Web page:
Guidelines seek to secure green space

All Scottish local authorities must prepare open space strategies and use development plans to specify provision of open areas under guidelines issued last week.

Scottish Planning Policy 11, Open Space and Physical Activity, comes into effect immediately and details new consultation procedures for applications affecting sports facilities such as tennis courts and bowling greens.

It also sets out a requirement for ministers to be notified of any project proposed for land designated as open space in development plans.

Each strategy will have to be reviewed every five years. However, there will be no national minimum standards for the quantity of open space in new developments.

Unveiling the policy, planning minister Stewart Stevenson explained that the aim is to create a greener, healthier Scotland. "By strengthening protection for open spaces we will ensure that the future needs of all our communities are provided for," he said.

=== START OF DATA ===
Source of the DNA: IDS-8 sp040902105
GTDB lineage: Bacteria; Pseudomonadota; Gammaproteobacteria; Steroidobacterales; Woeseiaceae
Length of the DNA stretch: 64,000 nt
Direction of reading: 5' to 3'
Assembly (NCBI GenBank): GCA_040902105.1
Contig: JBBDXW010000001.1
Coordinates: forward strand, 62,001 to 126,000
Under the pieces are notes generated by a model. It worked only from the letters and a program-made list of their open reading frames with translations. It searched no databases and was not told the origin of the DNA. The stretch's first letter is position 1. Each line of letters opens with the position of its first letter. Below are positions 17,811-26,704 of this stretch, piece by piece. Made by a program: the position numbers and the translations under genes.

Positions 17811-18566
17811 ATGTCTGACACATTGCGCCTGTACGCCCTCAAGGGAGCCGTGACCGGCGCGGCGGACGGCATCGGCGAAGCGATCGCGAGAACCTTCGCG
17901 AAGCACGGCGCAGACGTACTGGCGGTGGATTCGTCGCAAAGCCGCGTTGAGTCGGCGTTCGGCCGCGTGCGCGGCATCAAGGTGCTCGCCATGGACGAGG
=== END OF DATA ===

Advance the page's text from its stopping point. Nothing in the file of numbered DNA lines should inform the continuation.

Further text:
Stevenson said the amount of open space in new developments is best dealt with locally. "The planning system is operated largely by local authorities and decisions about protection and investment in open space are best made by councils and local communities," he said.

He added: "Locally determined open space strategies rather than nationally imposed standards are the best way to ensure that the provision of open space across Scotland is sensitive to local circumstances."

The term "open space" includes parks, playing fields, footpaths, cycle paths, woodland, allotments and civic spaces.

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